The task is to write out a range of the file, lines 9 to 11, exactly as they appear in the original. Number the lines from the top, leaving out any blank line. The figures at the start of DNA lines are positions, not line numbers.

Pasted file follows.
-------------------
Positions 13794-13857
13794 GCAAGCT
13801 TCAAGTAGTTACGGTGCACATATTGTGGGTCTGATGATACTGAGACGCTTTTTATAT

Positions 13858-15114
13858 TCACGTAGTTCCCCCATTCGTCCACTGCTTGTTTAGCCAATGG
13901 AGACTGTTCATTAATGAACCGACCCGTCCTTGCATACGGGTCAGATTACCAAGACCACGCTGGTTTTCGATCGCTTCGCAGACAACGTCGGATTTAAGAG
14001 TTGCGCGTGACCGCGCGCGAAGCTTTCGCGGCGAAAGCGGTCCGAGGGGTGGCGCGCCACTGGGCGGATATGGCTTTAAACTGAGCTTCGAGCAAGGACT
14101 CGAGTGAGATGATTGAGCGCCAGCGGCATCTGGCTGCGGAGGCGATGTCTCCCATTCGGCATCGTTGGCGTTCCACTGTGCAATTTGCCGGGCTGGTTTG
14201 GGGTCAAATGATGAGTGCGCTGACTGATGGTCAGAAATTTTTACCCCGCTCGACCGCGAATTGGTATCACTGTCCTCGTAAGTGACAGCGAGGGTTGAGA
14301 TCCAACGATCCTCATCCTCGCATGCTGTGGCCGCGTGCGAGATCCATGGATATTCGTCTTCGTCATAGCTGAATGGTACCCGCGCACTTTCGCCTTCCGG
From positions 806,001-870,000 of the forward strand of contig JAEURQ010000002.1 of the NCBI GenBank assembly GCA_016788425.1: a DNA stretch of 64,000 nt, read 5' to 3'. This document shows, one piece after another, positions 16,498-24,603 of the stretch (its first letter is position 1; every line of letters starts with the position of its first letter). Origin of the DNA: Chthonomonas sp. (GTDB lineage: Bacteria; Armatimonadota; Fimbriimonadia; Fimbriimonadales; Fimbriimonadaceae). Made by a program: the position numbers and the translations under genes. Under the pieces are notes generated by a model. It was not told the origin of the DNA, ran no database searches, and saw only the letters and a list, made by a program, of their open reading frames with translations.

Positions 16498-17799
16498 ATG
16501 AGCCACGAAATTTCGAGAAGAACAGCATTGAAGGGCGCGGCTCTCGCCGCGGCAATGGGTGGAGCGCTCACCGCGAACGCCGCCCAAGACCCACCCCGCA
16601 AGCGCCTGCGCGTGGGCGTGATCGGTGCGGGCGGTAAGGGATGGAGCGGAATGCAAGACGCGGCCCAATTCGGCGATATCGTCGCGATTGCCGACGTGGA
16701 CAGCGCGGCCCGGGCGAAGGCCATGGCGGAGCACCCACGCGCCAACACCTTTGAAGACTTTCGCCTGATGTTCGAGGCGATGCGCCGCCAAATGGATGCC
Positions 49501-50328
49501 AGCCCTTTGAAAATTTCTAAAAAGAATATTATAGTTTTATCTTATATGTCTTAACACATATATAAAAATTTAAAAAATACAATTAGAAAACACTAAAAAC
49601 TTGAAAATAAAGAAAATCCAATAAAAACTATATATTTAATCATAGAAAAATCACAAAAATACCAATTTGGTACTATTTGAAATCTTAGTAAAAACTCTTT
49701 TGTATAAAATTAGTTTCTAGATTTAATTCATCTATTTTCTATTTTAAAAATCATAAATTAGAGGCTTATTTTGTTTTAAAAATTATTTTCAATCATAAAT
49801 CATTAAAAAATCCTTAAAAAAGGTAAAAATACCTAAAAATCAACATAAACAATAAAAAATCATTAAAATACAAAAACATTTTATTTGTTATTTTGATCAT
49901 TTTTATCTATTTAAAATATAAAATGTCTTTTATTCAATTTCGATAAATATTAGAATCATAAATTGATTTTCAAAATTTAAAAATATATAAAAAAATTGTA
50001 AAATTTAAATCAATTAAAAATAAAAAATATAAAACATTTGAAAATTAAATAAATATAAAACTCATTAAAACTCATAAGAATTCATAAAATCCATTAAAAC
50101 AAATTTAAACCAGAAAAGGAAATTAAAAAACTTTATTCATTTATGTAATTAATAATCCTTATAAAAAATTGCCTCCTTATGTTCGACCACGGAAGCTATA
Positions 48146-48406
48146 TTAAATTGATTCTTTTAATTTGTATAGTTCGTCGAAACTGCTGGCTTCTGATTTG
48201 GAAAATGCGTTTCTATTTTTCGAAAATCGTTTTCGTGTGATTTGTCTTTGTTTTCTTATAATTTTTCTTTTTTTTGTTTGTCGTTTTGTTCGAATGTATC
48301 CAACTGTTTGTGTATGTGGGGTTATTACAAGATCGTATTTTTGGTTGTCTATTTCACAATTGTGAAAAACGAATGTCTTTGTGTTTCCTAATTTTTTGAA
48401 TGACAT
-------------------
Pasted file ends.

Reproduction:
14201 GGGTCAAATGATGAGTGCGCTGACTGATGGTCAGAAATTTTTACCCCGCTCGACCGCGAATTGGTATCACTGTCCTCGTAAGTGACAGCGAGGGTTGAGA
14301 TCCAACGATCCTCATCCTCGCATGCTGTGGCCGCGTGCGAGATCCATGGATATTCGTCTTCGTCATAGCTGAATGGTACCCGCGCACTTTCGCCTTCCGG
From positions 806,001-870,000 of the forward strand of contig JAEURQ010000002.1 of the NCBI GenBank assembly GCA_016788425.1: a DNA stretch of 64,000 nt, read 5' to 3'. This document shows, one piece after another, positions 16,498-24,603 of the stretch (its first letter is position 1; every line of letters starts with the position of its first letter). Origin of the DNA: Chthonomonas sp. (GTDB lineage: Bacteria; Armatimonadota; Fimbriimonadia; Fimbriimonadales; Fimbriimonadaceae). Made by a program: the position numbers and the translations under genes. Under the pieces are notes generated by a model. It was not told the origin of the DNA, ran no database searches, and saw only the letters and a list, made by a program, of their open reading frames with translations.